The Complete Works of Josephus


  • Title: The Complete Works of Josephus
  • Author: Flavius Josephus
  • ISBN: 9780825429514
  • Page: 491
  • Format: Hardcover

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      Posted by:Flavius Josephus
      Published :2019-05-07T00:07:58+00:00

    About “Flavius Josephus”

    1. Flavius Josephus

      Titus Flavius Josephus 37 c 100 , 1 also called Joseph ben Matityahu Biblical Hebrew , Yosef ben Matityahu , 2 was a 1st century Romano Jewish historian and hagiographer who was born in Jerusalem then part of Roman Judea to a father of priestly descent and a mother who claimed royal ancestry.He initially fought against the Romans during the First Jewish Roman War as the head of Jewish forces in Galilee, until surrendering in 67 to Roman forces led by Vespasian after the six week siege of Jotapata Josephus claims the Jewish Messianic prophecies that initiated the First Roman Jewish War made reference to Vespasian becoming Emperor of Rome In response Vespasian decided to keep Josephus as a hostage and interpreter After Vespasian did become Emperor in 69, he granted Josephus his freedom, at which time Josephus assumed the emperor s family name of Flavius.Flavius Josephus fully defected to the Roman side and was granted Roman citizenship He became an advisor and friend of Vespasian s son Titus, serving as his translator when Titus led the Siege of Jerusalem, which resulted when the Jewish revolt did not surrender in the city s destruction and the looting and destruction of Herod s Temple Second Temple.Josephus recorded Jewish history, with special emphasis on the 1st century AD and the First Jewish Roman War, including the Siege of Masada, but the imperial patronage of his work has sometimes caused it to be characterized as pro Roman propaganda.His most important works were The Jewish War c 75 and Antiquities of the Jews c 94 The Jewish War recounts the Jewish revolt against Roman occupation 66 70 Antiquities of the Jews recounts the history of the world from a Jewish perspective for an ostensibly Roman audience These works provide valuable insight into 1st century Judaism and the background of Early Christianity.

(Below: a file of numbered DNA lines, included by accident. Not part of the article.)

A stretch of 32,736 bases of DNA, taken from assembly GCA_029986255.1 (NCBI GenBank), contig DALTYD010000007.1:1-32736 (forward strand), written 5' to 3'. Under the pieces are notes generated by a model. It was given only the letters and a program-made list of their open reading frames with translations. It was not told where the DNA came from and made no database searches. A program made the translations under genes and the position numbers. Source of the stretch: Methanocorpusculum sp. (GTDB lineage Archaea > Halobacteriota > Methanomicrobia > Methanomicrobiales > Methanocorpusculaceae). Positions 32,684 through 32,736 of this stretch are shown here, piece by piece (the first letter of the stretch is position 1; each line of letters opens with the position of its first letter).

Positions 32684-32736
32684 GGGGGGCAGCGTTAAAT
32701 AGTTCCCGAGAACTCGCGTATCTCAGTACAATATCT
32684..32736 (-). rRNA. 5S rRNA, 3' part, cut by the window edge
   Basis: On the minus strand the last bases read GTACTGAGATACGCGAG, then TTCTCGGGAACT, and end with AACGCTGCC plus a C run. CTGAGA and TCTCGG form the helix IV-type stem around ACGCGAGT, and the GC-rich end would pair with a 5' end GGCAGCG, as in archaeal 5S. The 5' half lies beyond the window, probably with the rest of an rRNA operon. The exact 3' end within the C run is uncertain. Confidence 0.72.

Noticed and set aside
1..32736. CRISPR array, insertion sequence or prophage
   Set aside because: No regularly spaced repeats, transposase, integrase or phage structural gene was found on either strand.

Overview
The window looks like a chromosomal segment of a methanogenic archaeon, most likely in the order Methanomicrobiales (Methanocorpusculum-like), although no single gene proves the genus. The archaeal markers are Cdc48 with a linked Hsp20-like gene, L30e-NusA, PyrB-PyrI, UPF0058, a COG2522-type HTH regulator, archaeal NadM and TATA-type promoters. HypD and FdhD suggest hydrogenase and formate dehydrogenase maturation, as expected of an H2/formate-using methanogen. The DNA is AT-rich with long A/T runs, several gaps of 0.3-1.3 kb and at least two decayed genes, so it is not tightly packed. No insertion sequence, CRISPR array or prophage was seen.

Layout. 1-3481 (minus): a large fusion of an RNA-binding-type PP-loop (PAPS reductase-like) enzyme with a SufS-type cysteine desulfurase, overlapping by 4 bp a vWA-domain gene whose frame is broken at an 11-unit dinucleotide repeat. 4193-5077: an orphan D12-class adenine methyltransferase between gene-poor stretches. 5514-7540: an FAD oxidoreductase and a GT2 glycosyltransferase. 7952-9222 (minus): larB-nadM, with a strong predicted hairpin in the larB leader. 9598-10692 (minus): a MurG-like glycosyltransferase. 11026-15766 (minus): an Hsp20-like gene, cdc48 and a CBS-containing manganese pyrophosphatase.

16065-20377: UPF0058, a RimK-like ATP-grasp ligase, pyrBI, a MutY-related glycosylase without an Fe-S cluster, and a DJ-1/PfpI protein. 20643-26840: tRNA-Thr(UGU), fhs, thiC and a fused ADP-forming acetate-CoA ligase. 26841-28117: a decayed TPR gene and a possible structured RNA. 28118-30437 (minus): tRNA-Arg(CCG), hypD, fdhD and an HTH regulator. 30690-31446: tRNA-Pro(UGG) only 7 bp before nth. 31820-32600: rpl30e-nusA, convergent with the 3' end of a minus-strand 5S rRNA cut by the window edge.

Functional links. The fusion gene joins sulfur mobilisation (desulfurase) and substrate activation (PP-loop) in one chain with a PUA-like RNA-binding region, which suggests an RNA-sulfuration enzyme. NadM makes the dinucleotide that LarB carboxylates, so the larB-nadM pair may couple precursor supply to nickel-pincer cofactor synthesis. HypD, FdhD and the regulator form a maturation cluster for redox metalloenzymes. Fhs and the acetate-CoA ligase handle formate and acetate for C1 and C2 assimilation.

424 thoughts on “The Complete Works of Josephus”

    1. I use this book as a reference to my daily Bible study. The text gives insight into historical aspects of the Bible & clarifies persons as well as their part in the history of God's people. The translation is clear & easy to absorb.Fascinating read as Josephus writes of evidence of remains of 'the Giants', recorded in Scripture, which he himself has seen. Genesis 6 , 'Now it came to pass, when men began to multiply on the face of the earth, and daughters were born to them, that the sons [...]

    2. I gave this book a "4" for a couple reasons. First of all, the 200 or so pages in The Antiquities of the Jews that cover the Herodian Dynasty are really intriguing. The political maneuverings, the personal friendships with Antony and Roman Caesars, as well as the antipathy of Cleopatra towards Herod the Great reveal a world that was interconnected in a way that I had had no idea before reading this. The internal drama of the Herodian family plays out like a work of Shakespeare. The vast remainde [...]

    3. Tremendous read about Jewish History and some tantalizing anecdotes about early Christianity as well from Josephus!! Very dense and detailed bookr those that love ancient history and in particular Jewish History, this is a must read!